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Exercising the craft—June 22, 2020

By Ekta R. Garg

Prompt: They traveled the countryside in colorful horse-drawn carriages.


Cora heaved a huge sigh as she set the table for lunch. Her husband would be home any minute, and she wanted to make sure she was ready. The sooner she gave him his meal, the sooner he’d finish and go back to the office.

It wasn’t supposed to be like this, she thought for the tenth time since she woke up that morning. She went to the kitchen and finished assembling sandwiches. She’d really wanted a salad for lunch, but salads took longer to eat. Longer to eat meant more time she’d have to sit across from Tom and wish with every inch of herself that she could just end it all.

Not end her life. No, Cora was too practical for that. She wanted her marriage to end.

When the kids left home to forge their own lives in different places, Cora thought she and Tom could jumpstart their relationship. It seemed doable at first too. They tried date nights and weekend trips, getting back in touch with friends they hadn’t contacted for years and board games. The conversations on date nights proceeded in stilted, halting tones. The weekend trips started to resemble solo vacations where they carpooled. Friends had moved or seemed happier than ever as couples, and it turned out that board games were much more fun in groups. With the kids, especially.

Now Cora dragged herself from one day to the next. Every morning she woke up wondering whether today would be the day she’d ask Tom for a separation. Every night she went to bed wondering why she hadn’t done it.

The phone rang, breaking her train of thought.


“Hi, Cora.”

“Oh, hi, Pam. I’ll be over there as soon as Tom and I are done with lunch.”

“No problem,” Pam said. “Now or later, the books’ll get sorted eventually.”

Cora paused at the glum tone of her friend’s voice. “Pam? Are you okay?”

“They’re back.”


“The higglers.”

The peddler family groups traveled the countryside in colorful horse-drawn carriages. They came through the small town every other year. When she and Pam were kids, they’d kept track of when the higglers would appear in a special notebook they shared. Every time the higglers stopped in their town, Cora and Pam would race to the carriages and vie with the other kids to see the wares set out. The girls would pick one thing each and then pool their money for a purchase to share.

People saw them as mostly harmless. The higglers were unfailingly polite, helpful, and eager to share their newest carvings or handmade toys. They wore clothes that reminded Cora of the illustrations in her copy of Little House on the Prairie. Their speech, too, sounded more formal than how most people spoke.

In the off years, when the higglers didn’t come, Cora and Pam spent their time talking about the adventures the peddlers must be having. After reading H.G. Wells in school, the girls couldn’t stop thinking that surely the higglers must have time traveled to their small Pennsylvania town from the past. What else could possibly explain their clothes and the fact that they handmade almost everything?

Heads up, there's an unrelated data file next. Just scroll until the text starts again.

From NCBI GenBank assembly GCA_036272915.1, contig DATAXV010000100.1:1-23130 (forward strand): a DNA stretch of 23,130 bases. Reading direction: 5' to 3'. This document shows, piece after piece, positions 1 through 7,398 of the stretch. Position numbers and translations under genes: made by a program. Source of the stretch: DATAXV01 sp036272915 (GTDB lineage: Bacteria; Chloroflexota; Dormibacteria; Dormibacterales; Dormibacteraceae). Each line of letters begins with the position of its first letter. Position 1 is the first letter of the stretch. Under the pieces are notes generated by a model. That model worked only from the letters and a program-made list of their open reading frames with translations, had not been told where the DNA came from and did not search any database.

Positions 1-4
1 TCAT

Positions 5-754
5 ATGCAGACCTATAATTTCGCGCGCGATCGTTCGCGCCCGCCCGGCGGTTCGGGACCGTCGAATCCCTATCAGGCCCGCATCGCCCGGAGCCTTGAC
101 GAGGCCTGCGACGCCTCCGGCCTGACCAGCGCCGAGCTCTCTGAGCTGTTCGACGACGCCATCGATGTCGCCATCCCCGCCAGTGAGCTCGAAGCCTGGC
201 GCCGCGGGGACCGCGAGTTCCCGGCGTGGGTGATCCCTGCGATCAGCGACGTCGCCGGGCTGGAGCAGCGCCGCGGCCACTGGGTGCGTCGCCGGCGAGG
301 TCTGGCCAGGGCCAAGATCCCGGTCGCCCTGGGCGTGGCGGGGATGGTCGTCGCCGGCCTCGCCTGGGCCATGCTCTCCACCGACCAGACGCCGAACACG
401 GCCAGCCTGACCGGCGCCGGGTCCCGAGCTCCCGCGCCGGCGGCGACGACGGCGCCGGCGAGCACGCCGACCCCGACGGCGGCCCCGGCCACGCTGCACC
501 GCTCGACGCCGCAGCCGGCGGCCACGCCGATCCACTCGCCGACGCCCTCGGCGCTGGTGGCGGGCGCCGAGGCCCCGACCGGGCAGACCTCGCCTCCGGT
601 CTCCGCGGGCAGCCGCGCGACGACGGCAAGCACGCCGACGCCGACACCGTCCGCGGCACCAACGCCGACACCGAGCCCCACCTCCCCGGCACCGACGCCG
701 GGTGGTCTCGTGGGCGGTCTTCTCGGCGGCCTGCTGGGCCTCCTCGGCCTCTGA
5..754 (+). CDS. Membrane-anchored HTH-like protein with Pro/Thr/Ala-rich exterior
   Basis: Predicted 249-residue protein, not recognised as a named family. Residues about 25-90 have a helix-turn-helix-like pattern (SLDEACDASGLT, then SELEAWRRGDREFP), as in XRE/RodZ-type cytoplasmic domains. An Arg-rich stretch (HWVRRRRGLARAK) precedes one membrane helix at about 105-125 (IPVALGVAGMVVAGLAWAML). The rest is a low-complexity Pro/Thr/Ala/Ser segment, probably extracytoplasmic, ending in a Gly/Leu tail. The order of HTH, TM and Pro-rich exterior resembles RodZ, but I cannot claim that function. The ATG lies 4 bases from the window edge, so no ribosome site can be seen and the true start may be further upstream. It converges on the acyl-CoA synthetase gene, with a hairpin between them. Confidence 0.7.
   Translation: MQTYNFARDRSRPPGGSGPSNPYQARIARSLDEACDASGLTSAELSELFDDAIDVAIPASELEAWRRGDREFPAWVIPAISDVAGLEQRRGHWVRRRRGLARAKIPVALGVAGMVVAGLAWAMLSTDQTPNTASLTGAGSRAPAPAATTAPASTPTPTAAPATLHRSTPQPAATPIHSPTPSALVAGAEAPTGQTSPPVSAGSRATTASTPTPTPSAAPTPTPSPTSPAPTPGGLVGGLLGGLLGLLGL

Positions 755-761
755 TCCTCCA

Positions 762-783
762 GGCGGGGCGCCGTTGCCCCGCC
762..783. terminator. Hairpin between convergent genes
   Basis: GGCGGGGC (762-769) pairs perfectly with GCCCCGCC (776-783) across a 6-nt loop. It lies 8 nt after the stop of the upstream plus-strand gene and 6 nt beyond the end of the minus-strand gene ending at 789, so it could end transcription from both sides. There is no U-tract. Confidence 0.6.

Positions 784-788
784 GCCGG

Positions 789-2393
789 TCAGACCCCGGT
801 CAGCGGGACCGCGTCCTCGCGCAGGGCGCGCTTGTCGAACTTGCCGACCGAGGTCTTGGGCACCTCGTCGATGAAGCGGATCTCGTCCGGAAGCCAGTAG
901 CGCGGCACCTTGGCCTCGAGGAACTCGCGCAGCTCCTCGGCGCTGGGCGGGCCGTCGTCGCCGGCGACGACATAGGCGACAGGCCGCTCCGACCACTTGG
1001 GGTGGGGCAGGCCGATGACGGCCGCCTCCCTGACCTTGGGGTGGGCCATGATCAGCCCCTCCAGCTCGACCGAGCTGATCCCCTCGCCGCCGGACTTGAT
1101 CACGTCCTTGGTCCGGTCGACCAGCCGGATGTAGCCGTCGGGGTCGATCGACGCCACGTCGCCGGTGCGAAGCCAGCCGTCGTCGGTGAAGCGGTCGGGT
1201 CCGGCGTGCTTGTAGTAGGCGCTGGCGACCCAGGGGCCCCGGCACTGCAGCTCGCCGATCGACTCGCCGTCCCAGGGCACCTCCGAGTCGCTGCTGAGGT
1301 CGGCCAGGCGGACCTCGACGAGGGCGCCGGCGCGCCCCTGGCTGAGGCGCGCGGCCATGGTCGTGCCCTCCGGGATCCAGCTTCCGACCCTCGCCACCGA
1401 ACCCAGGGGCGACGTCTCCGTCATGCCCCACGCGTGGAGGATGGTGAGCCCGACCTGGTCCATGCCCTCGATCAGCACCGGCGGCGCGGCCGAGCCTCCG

As they became teenagers, the girls stopped talking so much about the higglers. They did mention them from time to time, when they felt nostalgic at slumber parties in the early-morning hours. By then there were so many other things to occupy their time and attention. After-school jobs. College. Boys.


She took a deep breath. “Yeah, sorry. Just thinking about when we were kids. Do you remember how we used to talk about running away with them?”

Despite her sadness earlier, Pam laughed. “Yeah. Made so much more sense than becoming a certified adult.”

“Don’t you mean certifiable?”

This time both of them laughed, Cora’s fading before Pam’s voice did.

“Sometimes I wish we could, though,” she said.

“What? Run away?”


“Like we’re ten years old again? Do you remember what happened that time?”

“Hey, we got as far as the library, didn’t we?”

Pam chuckled. “I guess. Speaking of which, you said you’d be here after lunch. Do you have an ETA for me?”

They spoke for a few more minutes about library matters then hung up. Cora couldn’t shake the idea, though. She remembered the colorful ribbons on the edges of the carriages, the bells on the harnesses of the horses. As if it were always Christmas.

She remembered the zip of excitement the sound gave her.

An idea began to creep across her brain, and almost at the same time she put it into action. She powerwalked into her bedroom and began packing a bag. A small rational voice inside her head argued as loud as it could. She threw her purse into the bag and told the rational voice to shut up.

She needed a change. The higglers wouldn’t come back the following year. It had to be now or never.

Dashing a note off to Tom that he could find dressing in the fridge for his salad and that she’d be back…sometime, she ran out the door and to the fair grounds. With every step, she imagined she could her the harnesses jingling with the sounds of a better, brighter future. One with ribbons streaming across it.

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